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Air Quality Testing

In the metropolitan area, it is easy to think that our indoor air quality is better than outside. However, it is not uncommon for the air quality in your home to be worse than outside. There are a number of factors that contribute to this. Home inspections are for more than just buying and selling. They can also be important for improving your home’s longevity, and your family’s quality of life.

Signs of Poor Indoor Air

There can be a number of signs that the air in your home could be in a poor condition. Noticeably stale or stuffy air is a common factor for many homes. Unusual or lingering odors can be a sign of poor airflow. Dirty HVAC equipment can be a sign that your filters are being overwhelmed by poor air quality. General feelings of being able to breathe easier outside of your home can also be a good sign that your home doesn’t have proper ventilation.

Remodeling your Home and Ventilation Issues

Many remodels can limit ventilation, can create particulates that can clog air filters. When remodeling the home, consider getting an air quality inspection before the renovation. This will help you identify problem areas in your home’s airflow and quality. Additionally, look for materials for the renovation that can limit air hazards in the future. Some wood products are treated with formaldehyde, which can be detrimental to one’s health. Consider shopping for wood products with little to no formaldehyde. Older appliances can also create a number of issues for your indoor air, especially with poor ventilation. Consider upgrading older or faulty appliances.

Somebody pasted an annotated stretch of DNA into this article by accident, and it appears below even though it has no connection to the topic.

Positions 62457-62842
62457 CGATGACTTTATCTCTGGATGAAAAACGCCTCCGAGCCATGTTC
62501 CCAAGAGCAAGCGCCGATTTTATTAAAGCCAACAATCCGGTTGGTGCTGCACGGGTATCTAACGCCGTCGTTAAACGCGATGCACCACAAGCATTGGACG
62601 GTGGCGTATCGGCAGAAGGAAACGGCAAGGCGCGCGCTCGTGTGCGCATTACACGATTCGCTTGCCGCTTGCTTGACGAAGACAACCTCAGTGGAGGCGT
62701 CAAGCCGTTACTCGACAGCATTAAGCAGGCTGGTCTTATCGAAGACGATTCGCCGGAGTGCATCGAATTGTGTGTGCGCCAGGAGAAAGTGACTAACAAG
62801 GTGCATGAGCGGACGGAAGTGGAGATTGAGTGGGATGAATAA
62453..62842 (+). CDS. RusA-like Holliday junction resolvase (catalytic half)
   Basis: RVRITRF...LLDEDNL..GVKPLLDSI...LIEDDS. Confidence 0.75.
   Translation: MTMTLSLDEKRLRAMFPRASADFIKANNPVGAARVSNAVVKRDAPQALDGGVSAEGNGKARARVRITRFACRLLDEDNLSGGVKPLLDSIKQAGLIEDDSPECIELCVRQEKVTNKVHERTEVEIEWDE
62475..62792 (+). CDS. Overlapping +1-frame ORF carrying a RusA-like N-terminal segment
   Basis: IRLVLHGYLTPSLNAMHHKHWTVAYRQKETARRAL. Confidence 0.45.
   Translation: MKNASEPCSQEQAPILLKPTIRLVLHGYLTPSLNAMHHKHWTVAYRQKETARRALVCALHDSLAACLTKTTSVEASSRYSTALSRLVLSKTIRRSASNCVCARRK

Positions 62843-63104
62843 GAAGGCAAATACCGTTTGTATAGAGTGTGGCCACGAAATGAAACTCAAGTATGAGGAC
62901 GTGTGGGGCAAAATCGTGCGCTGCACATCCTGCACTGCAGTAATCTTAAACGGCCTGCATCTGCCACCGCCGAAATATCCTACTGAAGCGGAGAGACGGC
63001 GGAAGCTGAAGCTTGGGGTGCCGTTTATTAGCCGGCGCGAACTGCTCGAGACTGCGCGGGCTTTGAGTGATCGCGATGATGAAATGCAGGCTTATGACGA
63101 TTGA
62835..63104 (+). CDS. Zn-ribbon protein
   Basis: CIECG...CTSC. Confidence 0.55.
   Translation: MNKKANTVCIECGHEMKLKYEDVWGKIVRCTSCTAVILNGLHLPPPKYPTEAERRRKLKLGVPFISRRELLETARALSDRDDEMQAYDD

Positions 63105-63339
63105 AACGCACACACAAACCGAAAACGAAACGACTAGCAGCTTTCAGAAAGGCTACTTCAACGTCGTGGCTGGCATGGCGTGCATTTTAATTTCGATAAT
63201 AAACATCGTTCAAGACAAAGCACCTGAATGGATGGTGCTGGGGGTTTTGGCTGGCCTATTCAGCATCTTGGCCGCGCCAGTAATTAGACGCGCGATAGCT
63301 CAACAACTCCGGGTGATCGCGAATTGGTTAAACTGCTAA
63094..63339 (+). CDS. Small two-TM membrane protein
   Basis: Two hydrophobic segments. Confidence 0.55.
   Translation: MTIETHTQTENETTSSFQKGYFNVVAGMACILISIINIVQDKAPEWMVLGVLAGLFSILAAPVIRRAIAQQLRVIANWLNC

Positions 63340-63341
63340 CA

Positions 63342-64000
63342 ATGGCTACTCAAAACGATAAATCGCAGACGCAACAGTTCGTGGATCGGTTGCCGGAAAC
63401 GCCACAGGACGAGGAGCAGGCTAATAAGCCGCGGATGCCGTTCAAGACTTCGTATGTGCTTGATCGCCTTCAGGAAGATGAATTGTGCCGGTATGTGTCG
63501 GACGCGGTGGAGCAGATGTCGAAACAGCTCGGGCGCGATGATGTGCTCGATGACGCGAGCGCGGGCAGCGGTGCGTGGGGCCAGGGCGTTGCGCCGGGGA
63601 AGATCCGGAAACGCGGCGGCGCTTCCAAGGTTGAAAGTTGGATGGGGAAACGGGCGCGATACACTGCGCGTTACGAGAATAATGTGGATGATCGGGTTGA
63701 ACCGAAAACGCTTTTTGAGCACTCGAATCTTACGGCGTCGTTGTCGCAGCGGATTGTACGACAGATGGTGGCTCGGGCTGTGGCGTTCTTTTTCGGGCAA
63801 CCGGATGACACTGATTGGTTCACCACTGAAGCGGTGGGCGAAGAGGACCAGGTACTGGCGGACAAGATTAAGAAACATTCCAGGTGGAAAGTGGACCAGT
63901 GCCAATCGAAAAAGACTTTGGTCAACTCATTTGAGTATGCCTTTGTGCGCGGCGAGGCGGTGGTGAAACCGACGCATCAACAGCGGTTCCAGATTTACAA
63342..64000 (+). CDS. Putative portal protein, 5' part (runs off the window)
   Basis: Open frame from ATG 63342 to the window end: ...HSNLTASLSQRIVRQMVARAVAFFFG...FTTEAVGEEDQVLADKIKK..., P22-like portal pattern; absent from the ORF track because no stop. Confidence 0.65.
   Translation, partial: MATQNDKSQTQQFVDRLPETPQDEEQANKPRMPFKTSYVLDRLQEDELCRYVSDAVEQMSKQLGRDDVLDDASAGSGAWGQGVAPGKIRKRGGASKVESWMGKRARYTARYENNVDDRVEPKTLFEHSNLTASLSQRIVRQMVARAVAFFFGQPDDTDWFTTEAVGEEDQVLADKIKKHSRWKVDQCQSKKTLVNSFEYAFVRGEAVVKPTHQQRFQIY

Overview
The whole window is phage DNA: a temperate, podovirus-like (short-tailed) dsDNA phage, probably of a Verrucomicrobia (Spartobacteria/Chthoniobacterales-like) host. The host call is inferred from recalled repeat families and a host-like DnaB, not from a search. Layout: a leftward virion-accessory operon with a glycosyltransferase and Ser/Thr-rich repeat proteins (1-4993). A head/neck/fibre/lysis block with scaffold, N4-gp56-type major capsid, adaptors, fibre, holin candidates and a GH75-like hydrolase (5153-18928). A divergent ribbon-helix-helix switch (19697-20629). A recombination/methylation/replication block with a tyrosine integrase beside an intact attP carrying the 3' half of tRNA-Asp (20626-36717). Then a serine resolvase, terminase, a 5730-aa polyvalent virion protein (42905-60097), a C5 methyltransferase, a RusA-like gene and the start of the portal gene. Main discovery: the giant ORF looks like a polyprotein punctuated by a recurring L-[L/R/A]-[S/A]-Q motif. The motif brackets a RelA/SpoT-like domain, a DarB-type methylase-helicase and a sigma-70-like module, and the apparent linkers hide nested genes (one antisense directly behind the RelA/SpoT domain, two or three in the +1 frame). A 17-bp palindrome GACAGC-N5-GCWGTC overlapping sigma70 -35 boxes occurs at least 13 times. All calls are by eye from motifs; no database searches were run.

Common Sources of Air Quality Issues

1.) Moisture is a common source of reduced air quality in the home. Mold and mildew growth from moisture can create health and safety hazards in the home. Left unchecked, moisture problems in the home can also lead to severe structural damage.

2.) Dander and waste from pets can also contribute to air quality issues in the home. Particulates from your pet can enter the ventilation system and clog up your air filters. This can reduce the effectiveness of your vent system, and reduce the quality of air in your house. Additionally, insects and other pests can contribute to worse air quality in a similar way.

3.) Smoking can severely reduce the quality of air in your home. cigarette smoke can become trapped in porous surfaces and remain to create further issues. Smoke and ash can also weaken the effectiveness of your ventilation systems.

4.) Certain household products require proper ventilation to be used safely. Because of this, some household products may be contributing to poor indoor air conditions in your home.

5.) Poor ventilation on gas-burning ovens, stoves, and other appliances can also contribute to worse quality in the home.

6.) Lead and asbestos, more commonly found in older homes, can have a severe detriment to the health of all those living in that home, and particulates can be found in the air.

7.) Radon is a naturally occurring radioactive gas that can contaminate your air and drinking water. It contributes to poor air overall, and can create seriously detrimental health conditions, like an increased risk of cancer. You can’t see or smell radon gas, so the only way to detect if it’s present is to test for it. For more information on radon in the home, visit the CDC page here.